Inflammation is the body’s attempt at self-protection. The goal is to remove harmful stimuli; something like damaged cells and irritants – which will want to begin the healing process. And like a healing scab, it itches. Only your insides can get itchy too; but instead of being able to scratch itself, it reacts in a different way – swelling, painful stabs or tingles – it can be an uncomfortable time.
So how do you know if you should go on a Anti-Inflammatory Diet?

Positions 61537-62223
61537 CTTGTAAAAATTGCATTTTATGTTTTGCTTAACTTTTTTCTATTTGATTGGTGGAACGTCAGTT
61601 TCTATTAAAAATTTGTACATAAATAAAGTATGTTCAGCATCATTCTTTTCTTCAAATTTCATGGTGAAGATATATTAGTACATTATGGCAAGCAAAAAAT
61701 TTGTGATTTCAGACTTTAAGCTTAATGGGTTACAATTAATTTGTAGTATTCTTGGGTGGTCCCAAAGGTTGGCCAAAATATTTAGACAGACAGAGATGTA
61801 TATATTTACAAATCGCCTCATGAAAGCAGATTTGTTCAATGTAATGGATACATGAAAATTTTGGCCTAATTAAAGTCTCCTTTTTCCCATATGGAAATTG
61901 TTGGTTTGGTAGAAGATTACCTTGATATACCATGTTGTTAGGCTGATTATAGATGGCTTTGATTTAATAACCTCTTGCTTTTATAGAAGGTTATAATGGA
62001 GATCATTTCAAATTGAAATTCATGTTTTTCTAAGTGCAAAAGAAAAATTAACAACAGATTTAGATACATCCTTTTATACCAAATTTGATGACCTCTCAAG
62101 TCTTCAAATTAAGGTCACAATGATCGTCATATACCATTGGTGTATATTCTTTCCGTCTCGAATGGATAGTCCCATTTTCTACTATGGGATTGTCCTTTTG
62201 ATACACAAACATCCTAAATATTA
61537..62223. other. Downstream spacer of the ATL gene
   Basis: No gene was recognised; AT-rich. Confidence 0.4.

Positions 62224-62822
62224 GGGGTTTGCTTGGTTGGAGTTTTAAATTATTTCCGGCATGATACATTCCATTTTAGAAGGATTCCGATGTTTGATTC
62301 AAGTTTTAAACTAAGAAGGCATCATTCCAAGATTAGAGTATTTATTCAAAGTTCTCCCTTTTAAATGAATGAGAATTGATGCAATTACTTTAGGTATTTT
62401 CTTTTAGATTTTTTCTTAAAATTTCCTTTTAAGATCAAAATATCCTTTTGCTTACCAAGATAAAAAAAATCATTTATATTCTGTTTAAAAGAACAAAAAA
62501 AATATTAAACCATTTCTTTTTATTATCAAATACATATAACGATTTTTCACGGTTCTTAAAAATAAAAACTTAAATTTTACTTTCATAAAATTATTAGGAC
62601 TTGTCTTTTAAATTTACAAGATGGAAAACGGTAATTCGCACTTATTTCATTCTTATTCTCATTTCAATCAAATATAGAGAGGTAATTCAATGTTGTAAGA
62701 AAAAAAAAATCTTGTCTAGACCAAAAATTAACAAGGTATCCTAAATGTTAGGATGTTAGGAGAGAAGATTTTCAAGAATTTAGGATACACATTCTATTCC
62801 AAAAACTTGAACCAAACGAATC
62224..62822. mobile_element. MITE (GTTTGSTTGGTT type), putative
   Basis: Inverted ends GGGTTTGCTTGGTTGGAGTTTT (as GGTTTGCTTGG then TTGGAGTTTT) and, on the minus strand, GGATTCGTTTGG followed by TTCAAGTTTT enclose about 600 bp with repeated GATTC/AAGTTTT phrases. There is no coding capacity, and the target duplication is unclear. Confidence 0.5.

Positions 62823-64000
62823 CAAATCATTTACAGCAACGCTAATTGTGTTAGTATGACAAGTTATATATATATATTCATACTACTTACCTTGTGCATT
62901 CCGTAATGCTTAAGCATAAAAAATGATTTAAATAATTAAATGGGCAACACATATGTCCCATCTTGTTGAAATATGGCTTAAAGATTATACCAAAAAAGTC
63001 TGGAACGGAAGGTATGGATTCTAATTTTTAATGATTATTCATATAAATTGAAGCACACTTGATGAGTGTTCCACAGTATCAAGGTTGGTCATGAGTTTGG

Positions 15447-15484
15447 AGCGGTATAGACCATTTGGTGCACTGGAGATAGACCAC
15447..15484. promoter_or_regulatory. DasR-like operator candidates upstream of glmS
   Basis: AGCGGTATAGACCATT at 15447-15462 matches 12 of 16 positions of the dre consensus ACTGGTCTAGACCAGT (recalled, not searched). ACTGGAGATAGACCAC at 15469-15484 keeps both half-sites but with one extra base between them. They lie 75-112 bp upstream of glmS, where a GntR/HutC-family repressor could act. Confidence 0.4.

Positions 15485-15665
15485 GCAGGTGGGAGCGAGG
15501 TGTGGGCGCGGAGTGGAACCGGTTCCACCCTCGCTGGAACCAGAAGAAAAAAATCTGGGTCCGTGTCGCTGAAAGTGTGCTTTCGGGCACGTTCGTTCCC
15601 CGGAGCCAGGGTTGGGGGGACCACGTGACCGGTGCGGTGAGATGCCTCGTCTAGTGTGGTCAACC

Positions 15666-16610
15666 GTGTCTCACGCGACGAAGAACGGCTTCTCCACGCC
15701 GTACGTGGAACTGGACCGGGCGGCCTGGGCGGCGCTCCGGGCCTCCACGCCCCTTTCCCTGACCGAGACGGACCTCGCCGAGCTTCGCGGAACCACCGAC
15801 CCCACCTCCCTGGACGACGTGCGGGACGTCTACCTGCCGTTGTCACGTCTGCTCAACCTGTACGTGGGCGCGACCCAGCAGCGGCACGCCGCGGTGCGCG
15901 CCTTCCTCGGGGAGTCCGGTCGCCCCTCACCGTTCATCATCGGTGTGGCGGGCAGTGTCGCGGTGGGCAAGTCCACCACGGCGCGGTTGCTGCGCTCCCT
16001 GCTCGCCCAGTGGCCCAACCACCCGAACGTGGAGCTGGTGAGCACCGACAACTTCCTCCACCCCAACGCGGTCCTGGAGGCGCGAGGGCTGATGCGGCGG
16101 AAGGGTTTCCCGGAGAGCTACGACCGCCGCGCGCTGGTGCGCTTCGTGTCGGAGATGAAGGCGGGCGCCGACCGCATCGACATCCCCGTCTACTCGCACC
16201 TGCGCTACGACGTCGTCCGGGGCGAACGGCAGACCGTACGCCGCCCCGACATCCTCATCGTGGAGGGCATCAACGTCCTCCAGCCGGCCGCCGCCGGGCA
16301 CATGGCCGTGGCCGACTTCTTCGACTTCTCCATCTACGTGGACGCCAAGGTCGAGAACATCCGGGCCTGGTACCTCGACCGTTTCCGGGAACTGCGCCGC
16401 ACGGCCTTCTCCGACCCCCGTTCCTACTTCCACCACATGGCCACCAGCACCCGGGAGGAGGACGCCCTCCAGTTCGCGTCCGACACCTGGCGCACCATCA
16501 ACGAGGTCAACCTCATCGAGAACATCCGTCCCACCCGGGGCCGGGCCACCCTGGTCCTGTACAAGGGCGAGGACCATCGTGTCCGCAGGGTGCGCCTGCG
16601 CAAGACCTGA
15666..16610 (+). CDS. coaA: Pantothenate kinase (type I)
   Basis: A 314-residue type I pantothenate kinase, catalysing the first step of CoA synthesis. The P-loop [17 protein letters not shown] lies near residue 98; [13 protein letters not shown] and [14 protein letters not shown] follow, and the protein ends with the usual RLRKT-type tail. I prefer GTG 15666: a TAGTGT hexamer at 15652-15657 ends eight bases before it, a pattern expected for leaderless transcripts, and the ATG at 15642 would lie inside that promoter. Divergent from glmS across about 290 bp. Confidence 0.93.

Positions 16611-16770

Well, everyone should consider it regardless of how healthy one may seem. These 3 things are key. Honestly though, it really is ideal for the people out there with celiacs, food allergies, IBS, if you have arthritis, Crohn’s disease or you may be looking for something to balance your current diet. I am sure there are more things that causes inflammation and more things to help, just ask your doctor.